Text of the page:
The US Supreme Court's announcement this morning that it has rejected same-sex marriage appeals from five states was unexpected, and is being hailed as a major victory for supporters of marriage equality. Sweeping aside the judicial stays on federal appellate court rulings striking down state bans, couples will now be able to marry in Indiana, Oklahoma, Utah, Virginia, and Wisconsin. As of this afternoon, all five states have begun issuing licenses.
While legalizing same-sex marriage immediately within those states where the appeals were filed, the SCOTUS Blog notes that the decision clears the way for same-sex marriages in "any other state with similar bans in those circuits." Gay rights advocates and news outlets were quick to take this as implying that marriage will shortly be legal in Colorado, Kansas, North Carolina, South Carolina, and West Virginia. This would bring the total number of states with marriage equality to 30, up from 19, plus the District of Columbia. Evan Wolfson, president of the group Freedom to Marry, celebrated the fact that that the extension of marriage rights to those 30 states will affect 60 percent of all Americans.
However, Professor Laura Little, the Charles Klein Professor of Law and Government at Temple University, told VICE News that today's decision does not mean that marriage will automatically become legal in those other six states.
"The decision to decline review today of the same-sex marriage cases sets the stage for swift and successful challenges in many states that currently have intact bans on same-sex marriages," she said.
More lawsuits will likely be pursued, state attorney generals may decide not to continue enforcing marriage bans, and circuit precedent has certainly been set. But cases will still need to make their way through the courts in each state where courts have not struck down the bans.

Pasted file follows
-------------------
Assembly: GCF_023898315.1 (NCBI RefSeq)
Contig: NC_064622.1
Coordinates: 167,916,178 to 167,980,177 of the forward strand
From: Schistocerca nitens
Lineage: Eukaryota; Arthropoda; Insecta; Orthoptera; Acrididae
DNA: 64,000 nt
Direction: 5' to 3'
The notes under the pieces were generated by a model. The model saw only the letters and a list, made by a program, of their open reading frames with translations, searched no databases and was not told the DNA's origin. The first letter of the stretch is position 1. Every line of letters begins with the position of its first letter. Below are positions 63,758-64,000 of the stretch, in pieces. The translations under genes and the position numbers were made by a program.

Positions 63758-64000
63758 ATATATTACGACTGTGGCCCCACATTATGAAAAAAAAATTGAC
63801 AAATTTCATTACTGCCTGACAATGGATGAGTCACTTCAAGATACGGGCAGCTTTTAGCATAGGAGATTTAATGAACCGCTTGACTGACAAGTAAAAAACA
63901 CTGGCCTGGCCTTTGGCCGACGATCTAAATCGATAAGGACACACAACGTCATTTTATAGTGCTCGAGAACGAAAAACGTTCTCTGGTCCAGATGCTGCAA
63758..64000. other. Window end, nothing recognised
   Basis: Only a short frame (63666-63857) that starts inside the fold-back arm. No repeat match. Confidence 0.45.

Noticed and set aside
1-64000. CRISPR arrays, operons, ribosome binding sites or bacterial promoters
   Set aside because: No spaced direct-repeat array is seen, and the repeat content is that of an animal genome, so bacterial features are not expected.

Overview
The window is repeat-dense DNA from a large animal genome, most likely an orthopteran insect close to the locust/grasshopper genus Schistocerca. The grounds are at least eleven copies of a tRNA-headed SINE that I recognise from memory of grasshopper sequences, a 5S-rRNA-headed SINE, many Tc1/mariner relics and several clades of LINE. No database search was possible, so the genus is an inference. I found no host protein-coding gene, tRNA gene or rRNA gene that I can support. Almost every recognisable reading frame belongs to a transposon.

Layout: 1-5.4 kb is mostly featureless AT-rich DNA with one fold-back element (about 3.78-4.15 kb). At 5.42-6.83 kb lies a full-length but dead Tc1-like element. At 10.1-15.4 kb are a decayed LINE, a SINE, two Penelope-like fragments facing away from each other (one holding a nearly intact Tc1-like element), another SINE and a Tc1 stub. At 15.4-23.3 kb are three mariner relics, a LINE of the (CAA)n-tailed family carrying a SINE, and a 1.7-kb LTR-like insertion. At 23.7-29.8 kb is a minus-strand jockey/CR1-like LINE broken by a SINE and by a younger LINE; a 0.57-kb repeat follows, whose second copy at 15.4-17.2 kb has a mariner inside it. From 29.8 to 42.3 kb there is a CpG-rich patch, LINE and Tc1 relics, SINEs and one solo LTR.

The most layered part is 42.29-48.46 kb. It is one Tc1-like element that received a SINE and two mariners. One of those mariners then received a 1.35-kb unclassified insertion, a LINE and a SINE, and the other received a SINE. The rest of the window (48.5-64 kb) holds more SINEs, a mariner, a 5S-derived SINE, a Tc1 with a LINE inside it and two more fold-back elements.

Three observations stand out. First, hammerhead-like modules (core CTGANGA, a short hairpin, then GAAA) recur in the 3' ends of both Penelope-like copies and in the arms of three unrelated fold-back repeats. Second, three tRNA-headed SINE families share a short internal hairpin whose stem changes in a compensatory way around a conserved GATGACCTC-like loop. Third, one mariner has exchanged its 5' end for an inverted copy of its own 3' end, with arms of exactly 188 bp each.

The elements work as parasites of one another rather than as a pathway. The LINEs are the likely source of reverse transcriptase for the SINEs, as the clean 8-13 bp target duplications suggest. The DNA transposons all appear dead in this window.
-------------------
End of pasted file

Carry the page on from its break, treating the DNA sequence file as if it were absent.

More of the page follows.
Both same-sex marriage supporters and opponents had expected the Supreme Court to take up at least one marriage equality case this term. While today's ruling dramatically changes the field, it also shows that the court is not rushing to weigh in on the debate — it essentially decided not to decide. The seven separate appeals that the court declined to review were all rulings in favor of same-sex marriage. In each case, the lower courts struck down marriage bans, meaning that there was no circuit split and, therefore, no need to make a judgement. The Supreme Court simply respected the appellate rulings.
Little noted four possible reasons why the Supreme Court acted as it did. The first is that the justices saw complications with each of the cases, which would make it difficult to cleanly dispose of the issues. The second is that conservatives were scared of an up or down vote. The third, that the liberals were afraid of such a vote. While it only takes four justices to decide to hear a case, five are needed for a majority. Therefore, if the liberal or conservative justices were unsure of their ability to carry the majority vote, it would be safer not to take up the issue. The fourth possibility is that the justices determined that the states were still finding a democratic resolution to the issue, and that it was not necessary for the Supreme Court to resolve it at this time.
Since the Supreme Court decision in June of 2013 that struck down discriminatory aspects of the Defense of Marriage Act, federal courts have extended the right to marry at almost every turn. The only exceptions at a federal level have been in Louisiana and Tennessee. CNN reports that there are at least 80 pending marriage cases in all 31 states with bans still on the books.
Major rulings from the Sixth and Ninth Circuit judges in Cincinnati and San Francisco could be announced at any time. While the Ninth Circuit is expected to decide in favor of same-sex marriage in Idaho and Nevada, the Sixth appears more likely to side with state bans affecting Kentucky, Michigan, Ohio, and Tennessee. If the Sixth Circuit in Cincinnati upholds the state marriage bans, it would be the first appeals court to do so, and could precipitate the Supreme Court to take up a case and make a final decision. The more conflict there is in the lower courts, Little says, the more likely it is that the Supreme Court will feel that it is appropriate that it become involved.
Today's decision brings the total number of Americans and states in the union with access to marriage equality to nearly 50 percent. Even Ed Whelan of the Ethics Public Policy Center, an opponent of same-sex marriage, has accepted that it would now be hard for the Supreme Court to rule against further extensions, seeing as so many pro-marriage equality rulings have been allowed to stand.
While celebrating the court's actions, Wolfson has criticized its delay in making a decision to affect the entire nation, saying that inaction only "prolongs the patchwork of state-to-state discrimination" currently in existence. Declaring that all of America "is ready for the freedom to marry," he called upon the Supreme Court to "finish the job."
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